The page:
Two and a half years ago, a lawsuit challenging Virginia’s ban on skill games was filed by former NASCAR driver and convenience store owner Hermie Sadler with assistance from Senator Bill Stanley, and attorneys representing skill-game company Queen of Virginia. To date, the case remains unresolved. But according to a new court schedule laid out last Friday, the case is to be closed the week before Christmas after a three-day trial.
Proponents of the so-called skill machines claim that these games involve an element of skill, which makes them different from traditional slot machines. The state, on the other hand, claims that the skill involved in these games is minimal and is included only to make them look legal, and Virginia has the right to outlaw gambling within its borders.
On Friday, lawyers representing the two sides held a non-public conference call with the retired judge overseeing the case. After the conference call, the two sides of the case apparently reached an agreement, and the online court records for the case were updated.
Are These Machines Really Involve a Skill Element or It Is Just a Legal Cover?
Virginia’s ban on slot-like machines turned out to be a big issue for state lawmakers, who have legalized other forms of gambling. In 2021, the General Assembly imposed a ban on slot-like machines. However, this ruffled the features of small business owners, who relied on these games to attract more customers and boost their profits. As a result, a lawsuit was filed, challenging Virginia’s ban on these games. Due to the mounting pressure, retired Judge Louis Lerner decided to temporarily block the state’s power to enforce the ban.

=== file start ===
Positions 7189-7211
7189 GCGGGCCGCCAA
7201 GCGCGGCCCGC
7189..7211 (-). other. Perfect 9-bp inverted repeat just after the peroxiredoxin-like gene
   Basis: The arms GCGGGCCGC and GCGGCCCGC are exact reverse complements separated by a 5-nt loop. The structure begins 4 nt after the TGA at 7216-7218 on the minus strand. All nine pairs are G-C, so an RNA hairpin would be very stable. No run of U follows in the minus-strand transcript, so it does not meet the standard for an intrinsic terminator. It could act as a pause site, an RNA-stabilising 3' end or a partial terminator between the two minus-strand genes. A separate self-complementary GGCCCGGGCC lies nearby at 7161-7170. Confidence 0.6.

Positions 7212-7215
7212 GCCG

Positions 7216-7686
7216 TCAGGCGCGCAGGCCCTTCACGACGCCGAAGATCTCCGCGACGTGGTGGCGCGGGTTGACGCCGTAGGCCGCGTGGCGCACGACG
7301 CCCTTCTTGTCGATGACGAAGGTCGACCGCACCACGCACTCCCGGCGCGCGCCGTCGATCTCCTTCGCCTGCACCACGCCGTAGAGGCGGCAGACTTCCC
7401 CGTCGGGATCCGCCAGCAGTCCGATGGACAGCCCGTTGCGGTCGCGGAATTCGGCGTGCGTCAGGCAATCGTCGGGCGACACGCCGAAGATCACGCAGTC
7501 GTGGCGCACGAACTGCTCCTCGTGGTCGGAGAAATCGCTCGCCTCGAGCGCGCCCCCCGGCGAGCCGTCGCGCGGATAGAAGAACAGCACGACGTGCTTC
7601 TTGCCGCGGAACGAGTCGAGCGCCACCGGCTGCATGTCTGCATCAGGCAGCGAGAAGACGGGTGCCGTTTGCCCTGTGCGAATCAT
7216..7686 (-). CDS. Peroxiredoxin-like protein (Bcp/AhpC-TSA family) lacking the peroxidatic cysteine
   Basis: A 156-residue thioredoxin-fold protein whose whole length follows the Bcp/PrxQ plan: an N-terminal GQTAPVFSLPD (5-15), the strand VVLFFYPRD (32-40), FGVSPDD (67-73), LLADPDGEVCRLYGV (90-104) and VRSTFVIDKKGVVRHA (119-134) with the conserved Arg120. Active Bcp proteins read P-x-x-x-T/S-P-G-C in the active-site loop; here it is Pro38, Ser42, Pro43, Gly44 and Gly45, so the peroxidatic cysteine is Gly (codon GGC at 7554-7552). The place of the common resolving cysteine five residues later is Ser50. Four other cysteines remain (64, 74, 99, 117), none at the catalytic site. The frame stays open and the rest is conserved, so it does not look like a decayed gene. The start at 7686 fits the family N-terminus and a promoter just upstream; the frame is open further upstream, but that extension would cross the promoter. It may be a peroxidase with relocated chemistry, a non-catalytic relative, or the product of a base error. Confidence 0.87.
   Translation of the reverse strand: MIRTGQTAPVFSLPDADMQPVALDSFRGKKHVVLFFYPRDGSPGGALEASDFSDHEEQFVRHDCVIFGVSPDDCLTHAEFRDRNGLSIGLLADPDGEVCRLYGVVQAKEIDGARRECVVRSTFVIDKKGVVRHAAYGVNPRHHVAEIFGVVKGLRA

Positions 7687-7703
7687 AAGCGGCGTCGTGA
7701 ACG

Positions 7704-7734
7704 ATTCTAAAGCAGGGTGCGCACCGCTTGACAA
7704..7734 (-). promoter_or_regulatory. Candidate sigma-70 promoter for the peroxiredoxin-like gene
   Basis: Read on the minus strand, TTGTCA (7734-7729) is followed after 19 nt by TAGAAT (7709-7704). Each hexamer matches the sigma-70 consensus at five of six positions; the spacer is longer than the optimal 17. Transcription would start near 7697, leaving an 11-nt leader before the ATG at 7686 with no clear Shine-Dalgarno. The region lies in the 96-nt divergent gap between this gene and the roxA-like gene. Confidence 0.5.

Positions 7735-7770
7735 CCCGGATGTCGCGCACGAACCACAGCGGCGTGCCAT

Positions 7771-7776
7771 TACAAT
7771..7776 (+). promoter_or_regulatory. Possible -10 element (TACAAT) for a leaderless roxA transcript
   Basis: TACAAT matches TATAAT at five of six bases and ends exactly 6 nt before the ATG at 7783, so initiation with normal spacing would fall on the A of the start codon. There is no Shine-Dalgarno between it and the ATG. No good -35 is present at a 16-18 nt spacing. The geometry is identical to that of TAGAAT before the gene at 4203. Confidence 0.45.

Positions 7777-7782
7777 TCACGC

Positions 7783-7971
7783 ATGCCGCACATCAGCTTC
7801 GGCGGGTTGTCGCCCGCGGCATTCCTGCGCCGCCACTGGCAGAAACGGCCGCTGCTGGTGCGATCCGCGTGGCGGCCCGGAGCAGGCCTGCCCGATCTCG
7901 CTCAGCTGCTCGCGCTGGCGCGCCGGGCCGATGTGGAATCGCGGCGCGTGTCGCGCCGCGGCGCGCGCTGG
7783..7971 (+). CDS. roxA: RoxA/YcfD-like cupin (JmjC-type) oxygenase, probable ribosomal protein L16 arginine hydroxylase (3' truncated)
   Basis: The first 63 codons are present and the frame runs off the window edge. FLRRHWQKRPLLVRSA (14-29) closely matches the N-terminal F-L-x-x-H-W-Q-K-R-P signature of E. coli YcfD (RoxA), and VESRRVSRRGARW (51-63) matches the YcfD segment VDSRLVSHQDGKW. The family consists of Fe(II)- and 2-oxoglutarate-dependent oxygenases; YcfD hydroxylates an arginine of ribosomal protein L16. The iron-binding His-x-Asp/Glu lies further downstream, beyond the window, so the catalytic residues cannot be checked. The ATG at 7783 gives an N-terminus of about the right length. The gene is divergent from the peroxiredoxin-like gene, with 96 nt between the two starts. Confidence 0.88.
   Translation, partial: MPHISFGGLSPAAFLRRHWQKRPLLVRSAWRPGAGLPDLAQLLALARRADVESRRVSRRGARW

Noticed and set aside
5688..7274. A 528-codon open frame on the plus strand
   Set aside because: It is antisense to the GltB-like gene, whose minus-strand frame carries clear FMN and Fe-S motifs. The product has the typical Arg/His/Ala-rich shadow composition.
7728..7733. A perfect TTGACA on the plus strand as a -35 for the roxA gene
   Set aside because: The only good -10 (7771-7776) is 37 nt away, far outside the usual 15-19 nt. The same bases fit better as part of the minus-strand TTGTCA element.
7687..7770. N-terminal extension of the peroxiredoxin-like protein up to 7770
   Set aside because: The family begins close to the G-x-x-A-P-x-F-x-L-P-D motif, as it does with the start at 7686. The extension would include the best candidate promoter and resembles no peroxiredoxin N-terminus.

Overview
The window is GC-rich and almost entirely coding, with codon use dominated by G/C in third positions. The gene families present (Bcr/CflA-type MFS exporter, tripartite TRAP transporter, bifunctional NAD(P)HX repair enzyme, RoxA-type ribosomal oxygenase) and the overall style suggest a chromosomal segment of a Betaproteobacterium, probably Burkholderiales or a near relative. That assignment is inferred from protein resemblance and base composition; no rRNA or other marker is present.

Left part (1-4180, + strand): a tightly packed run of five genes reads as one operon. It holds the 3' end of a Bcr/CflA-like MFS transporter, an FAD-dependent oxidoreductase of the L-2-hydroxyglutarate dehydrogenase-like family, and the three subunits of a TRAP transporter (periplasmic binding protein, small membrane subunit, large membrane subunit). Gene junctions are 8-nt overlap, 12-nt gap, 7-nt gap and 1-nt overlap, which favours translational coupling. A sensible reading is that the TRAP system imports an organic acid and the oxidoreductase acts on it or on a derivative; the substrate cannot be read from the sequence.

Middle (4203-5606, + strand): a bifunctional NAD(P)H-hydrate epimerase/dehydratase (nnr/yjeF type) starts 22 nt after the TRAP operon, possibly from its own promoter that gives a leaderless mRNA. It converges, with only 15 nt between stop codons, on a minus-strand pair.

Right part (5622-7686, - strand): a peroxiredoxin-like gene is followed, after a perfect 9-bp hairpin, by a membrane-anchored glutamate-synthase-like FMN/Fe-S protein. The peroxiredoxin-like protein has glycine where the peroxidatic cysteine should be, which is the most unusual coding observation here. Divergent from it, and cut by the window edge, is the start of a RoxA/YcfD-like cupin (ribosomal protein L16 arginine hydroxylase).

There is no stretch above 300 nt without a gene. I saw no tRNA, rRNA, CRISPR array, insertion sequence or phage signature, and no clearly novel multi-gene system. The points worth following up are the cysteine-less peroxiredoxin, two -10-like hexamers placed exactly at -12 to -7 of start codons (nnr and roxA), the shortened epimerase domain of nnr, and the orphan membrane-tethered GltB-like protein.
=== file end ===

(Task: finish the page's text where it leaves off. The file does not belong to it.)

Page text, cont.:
But the case took longer than expected, allowing the skill-game industry to make more money from the machines, which are still completely unregulated, and skill-game companies do not have to pay any taxes on the profits generated from these machines. This seems like the perfect scenario for the skill-game companies, which have made substantial political campaign contributions.
Supporters of skill games claim that the state’s looser approach toward gambling is in favor of small businesses because it does not allow big gambling companies to control the market. According to the lawsuit, Virginia’s ban on skill games violates free speech because it outlaws a particular type of skill game due to its resemblance to slots.
Lawyers from the office of Attorney General Jason Miyares say that the ban does not contradict the state’s authority to regulate gambling because these skill machines offer cash payouts to players, which is not the case with video games. Opponents of slot-like games also say that the industry’s claim that skilled players always win is not true because players usually put more money into the machines than they get out.